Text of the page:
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By Jamie Smith Hopkins, The Baltimore Sun | December 4, 2012
The state agency that holds Maryland Public Television's broadcast licenses didn't solicit bids for a $2.55 million contract it awarded and mistakenly paid $72,000 more than had been authorized to another contractor, a state audit found. The audit of the Maryland Public Broadcasting Commission, made public Tuesday, said a three-year contract for direct marketing and fundraising was awarded on a "sole-source" basis even though at least one other vendor offers similar services, including a public media co-op.
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By Marie Marciano Gullard, For The Baltimore Sun | January 9, 2013
Like many young professionals who work in or near Baltimore, Jon and Jenny Kraft searched for city properties when they decided to build a home together. "We looked at myriad different houses and could not find one that was designed for how we live and was also located in a walkable community," said Jon Kraft. His wife noted that parking, open layout, roof deck, fireplace and a minimum of three bedrooms were also priorities. They ultimately found a tailor-made answer to their requirements in The Townes at Locust Point, an enclave of 71 three-story brick townhouses built by Ruppert Homes Urban Redevelopment.
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NEWS
April 30, 2001
Wilson Bridge project contractor must meet deadlines or pay For Corey Heisey and Glen Burnie-based McLean Contracting Co., time really is money. As the contract manager for a $4.8 million grading project on the Woodrow Wilson Bridge, he has to get his people working fast to reopen the lanes. Or the company has to pay. Heisey, who works for McLean, is overseeing replacement of 17,000 feet of grading on the Capital Beltway bridge for the Virginia Department of Transportation - a project taking place weekend nights.
BUSINESS
By Jamie Smith Hopkins, The Baltimore Sun | December 4, 2012
The state agency that holds Maryland Public Television's broadcast licenses didn't solicit bids for a $2.55 million contract it awarded and mistakenly paid $72,000 more than had been authorized to another contractor, a state audit found. The audit of the Maryland Public Broadcasting Commission, made public Tuesday, said a three-year contract for direct marketing and fundraising was awarded on a "sole-source" basis even though at least one other vendor offers similar services, including a public media co-op.
NEWS
By Julie Scharper, The Baltimore Sun | June 14, 2011
The Baltimore parking official in charge of managing contracts at city-owned garages "exerted influence" on garage operators to hire a firm owned by her then-boyfriend, according to the city's inspector general. In a report distributed Tuesday to members of the City Council, Inspector General David McClintock wrote that the actions of Bheti M. Woodberry "sparked serious concerns for many and further suggested a conflict of interest … due to her direct involvement in the security operations of the individual parking management companies.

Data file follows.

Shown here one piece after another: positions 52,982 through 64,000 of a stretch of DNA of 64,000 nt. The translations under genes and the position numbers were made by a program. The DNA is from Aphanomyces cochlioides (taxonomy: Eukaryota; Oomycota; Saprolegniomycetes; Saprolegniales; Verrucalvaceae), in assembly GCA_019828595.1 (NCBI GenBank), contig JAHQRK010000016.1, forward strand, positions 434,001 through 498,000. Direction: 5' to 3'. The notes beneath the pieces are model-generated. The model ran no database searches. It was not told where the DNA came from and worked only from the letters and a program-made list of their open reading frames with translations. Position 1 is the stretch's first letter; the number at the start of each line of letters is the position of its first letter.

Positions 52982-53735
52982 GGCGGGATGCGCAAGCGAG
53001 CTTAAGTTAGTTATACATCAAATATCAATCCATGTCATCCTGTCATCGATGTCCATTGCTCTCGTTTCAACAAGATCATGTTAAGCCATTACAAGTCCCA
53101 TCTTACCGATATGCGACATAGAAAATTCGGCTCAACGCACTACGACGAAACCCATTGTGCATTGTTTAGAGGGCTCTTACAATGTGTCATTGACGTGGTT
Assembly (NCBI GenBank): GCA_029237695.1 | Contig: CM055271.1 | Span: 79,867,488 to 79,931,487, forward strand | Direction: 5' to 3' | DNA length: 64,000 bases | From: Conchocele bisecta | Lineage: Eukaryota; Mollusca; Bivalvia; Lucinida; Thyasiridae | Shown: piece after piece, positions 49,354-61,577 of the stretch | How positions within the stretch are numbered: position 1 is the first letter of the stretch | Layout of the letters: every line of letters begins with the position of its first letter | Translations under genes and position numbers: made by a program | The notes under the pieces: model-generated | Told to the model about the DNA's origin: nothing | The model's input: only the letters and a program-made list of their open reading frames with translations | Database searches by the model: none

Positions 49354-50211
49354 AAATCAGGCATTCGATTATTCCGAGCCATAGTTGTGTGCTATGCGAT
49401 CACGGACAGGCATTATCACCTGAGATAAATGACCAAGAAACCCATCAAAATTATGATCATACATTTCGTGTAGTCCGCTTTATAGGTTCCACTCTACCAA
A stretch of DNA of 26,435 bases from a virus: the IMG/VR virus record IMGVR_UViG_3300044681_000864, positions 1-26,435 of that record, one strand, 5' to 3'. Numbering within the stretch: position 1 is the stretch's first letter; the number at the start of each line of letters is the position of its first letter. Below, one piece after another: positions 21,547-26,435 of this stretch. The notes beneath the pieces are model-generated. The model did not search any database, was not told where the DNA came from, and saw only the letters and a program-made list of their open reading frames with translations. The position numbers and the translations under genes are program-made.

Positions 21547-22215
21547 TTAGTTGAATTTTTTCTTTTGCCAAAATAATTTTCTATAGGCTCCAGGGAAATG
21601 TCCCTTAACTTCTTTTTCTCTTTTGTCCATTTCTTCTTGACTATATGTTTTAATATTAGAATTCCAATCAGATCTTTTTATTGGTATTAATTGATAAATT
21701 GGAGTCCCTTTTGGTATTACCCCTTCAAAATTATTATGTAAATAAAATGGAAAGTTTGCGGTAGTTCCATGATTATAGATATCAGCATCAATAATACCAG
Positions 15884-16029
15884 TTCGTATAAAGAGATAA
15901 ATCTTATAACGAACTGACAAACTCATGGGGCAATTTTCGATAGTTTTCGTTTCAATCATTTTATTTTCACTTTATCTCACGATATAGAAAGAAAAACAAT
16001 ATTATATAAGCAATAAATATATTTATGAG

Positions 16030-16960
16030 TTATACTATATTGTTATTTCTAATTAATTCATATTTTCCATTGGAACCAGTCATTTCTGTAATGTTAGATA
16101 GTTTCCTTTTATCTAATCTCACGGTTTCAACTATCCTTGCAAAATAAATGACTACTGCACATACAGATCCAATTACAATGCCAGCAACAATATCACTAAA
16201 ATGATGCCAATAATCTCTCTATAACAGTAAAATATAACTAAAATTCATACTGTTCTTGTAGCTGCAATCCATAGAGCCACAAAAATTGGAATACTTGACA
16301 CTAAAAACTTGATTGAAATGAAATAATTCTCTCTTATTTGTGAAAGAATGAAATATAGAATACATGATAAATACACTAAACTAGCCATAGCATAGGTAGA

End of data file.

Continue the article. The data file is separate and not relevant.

CLASSIFIED
By Marie Marciano Gullard, For The Baltimore Sun | January 9, 2013
Like many young professionals who work in or near Baltimore, Jon and Jenny Kraft searched for city properties when they decided to build a home together. "We looked at myriad different houses and could not find one that was designed for how we live and was also located in a walkable community," said Jon Kraft. His wife noted that parking, open layout, roof deck, fireplace and a minimum of three bedrooms were also priorities. They ultimately found a tailor-made answer to their requirements in The Townes at Locust Point, an enclave of 71 three-story brick townhouses built by Ruppert Homes Urban Redevelopment.
NEWS
By Frederick N. Rasmussen, The Baltimore Sun and Baltimore Sun reporter | October 14, 2011
Ronald J. Schaefer, a retired Northrop Grumman Corp. contracts manager and avid bicyclist, died Oct. 6 of prostate cancer at his Timonium home. He was 78. The son of a Glenn L. Martin Co. quality control manager and a homemaker, Mr. Schaefer was born in Baltimore and raised on Marwood Road in Towson. He was a 1951 graduate of Towson High School, where he met his bride-to-be in a physics class. "He was a little shy and didn't ask me out until four years later when we were attending a holiday function at Towson Presbyterian Church," said his wife of 54 years, the former Ruth Potter.
NEWS
June 27, 2004
Glenn J. Austin, a retired Lockheed Martin contracts manager who worked on manned space projects in the 1960s, died of heart failure Monday at St. Joseph Medical Center in Towson. He was 82. Born and raised in Buffalo, N.Y., Mr. Austin graduated from Riverside High School in 1938. He married Rosemary E. Sullivan in 1942. His wife of 60 years died last year. During World War II, he served in the Navy at Yorktown Naval Base in Virginia and in the Pacific as an electrician's mate. Mr. Austin earned his bachelor's degree in chemistry from Buffalo's Canisius College in 1947 and earned a master's degree in financial management in 1971 from George Washington University.
NEWS
By Frederick N. Rasmussen and Frederick N. Rasmussen,fred.rasmussen@baltsun.com | October 1, 2008
James E. Beverly, a retired director of contracts and a former Maryland Lacrosse Club official, died of multiple system atrophy Sept. 19 at his Severna Park home. He was 74. Mr. Beverly was born in Baltimore and raised in Federal Hill. He was a 1951 graduate of Southern High School, where he wrestled and played attack on the school's lacrosse team. At the University of Baltimore, where he earned a degree in industrial management in 1956, Mr. Beverly continued wrestling and playing lacrosse.
BUSINESS
By Chicago Tribune | May 17, 1991